are crossing a dangerous line in the realm of Asymmetric Warfare.
I have been watching this issue for years with a detached interest. There is truly nothing earth shattering (hint) about the accusation that China continues to systematically prosecute economic espionage operations against the United States or the West. This is not a new theme out of Asia. The Japanese were accused of conducting industrial and corporate espionage in the 80’s and 90’s, which purportedly launched several of their high-tech companies far beyond the reaches of American counterparts. Most American electronics brands never recovered from the supposed theft of billions of dollars in research and development information, leaving Japanese brands to dominate the market. So, what is different about the current Chinese brand of economic espionage? China is a rising superpower and competitor, with much greater aspirations than dominating the world electronics market. Think military, then think beyond.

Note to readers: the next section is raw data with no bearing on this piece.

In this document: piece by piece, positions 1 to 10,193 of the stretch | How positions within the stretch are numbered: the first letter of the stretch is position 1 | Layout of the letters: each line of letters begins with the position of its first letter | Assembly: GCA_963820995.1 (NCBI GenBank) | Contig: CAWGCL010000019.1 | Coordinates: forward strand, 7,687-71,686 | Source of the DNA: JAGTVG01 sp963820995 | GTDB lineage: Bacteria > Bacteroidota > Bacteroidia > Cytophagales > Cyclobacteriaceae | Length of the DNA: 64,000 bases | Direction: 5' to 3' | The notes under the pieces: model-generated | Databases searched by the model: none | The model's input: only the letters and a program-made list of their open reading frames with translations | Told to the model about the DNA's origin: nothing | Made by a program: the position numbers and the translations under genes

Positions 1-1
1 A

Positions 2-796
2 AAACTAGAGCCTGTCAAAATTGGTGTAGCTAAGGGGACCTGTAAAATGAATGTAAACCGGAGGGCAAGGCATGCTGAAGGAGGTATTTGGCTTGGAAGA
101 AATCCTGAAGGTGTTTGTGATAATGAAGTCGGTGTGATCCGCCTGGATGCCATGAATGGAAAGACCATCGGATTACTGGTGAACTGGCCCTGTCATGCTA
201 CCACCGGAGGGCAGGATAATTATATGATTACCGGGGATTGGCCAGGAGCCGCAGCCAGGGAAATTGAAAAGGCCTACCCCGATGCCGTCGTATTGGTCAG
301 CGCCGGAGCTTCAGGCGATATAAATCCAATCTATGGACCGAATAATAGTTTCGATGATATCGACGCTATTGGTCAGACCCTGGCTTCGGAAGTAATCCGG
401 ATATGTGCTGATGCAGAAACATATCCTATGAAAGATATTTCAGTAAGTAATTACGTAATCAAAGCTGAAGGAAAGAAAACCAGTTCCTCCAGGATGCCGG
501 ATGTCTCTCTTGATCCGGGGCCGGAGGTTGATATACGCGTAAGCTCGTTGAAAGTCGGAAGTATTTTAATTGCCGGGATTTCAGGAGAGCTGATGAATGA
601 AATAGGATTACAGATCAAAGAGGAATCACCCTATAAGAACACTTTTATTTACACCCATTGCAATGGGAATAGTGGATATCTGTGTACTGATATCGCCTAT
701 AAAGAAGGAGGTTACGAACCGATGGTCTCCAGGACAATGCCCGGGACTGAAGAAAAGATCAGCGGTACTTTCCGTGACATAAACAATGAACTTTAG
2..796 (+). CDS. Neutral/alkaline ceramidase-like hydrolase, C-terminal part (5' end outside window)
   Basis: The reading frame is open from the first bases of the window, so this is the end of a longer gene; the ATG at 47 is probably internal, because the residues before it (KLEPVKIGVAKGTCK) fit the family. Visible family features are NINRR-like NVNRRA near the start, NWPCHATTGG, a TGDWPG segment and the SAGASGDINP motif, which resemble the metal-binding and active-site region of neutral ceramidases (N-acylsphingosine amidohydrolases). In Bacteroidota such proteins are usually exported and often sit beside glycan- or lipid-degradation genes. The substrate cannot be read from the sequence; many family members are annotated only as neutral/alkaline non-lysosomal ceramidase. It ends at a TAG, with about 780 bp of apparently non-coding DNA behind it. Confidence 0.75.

Can China, or any nation ever surpass the United States in terms of military technology, power and the ability to project that power? Not in my lifetime, or my children’s…thankfully. We have cornered the market by spending trillions and developing a robust military-industrial complex. The Soviets tried to compete with us directly and it tore them apart. The Chinese won’t make that same mistake. Think more subtle, then think massive scale.
What are they really doing? Stealing military secrets is part of it, but the persistent, widespread cyber-attacks indicate something deeper.
I have been thinking more about this lately, because the concepts of Cyber and Asymmetrical Warfare will be featured prominently in the sequel to The Jakarta Pandemic, setting the stage for a complete shut down of the United States. I just hope the Chinese don’t shut us down before I launch the novel.
Take a look at this article, which does a great job explaining what has been capturing U.S. officials’ attention: Asymmetric Warfare article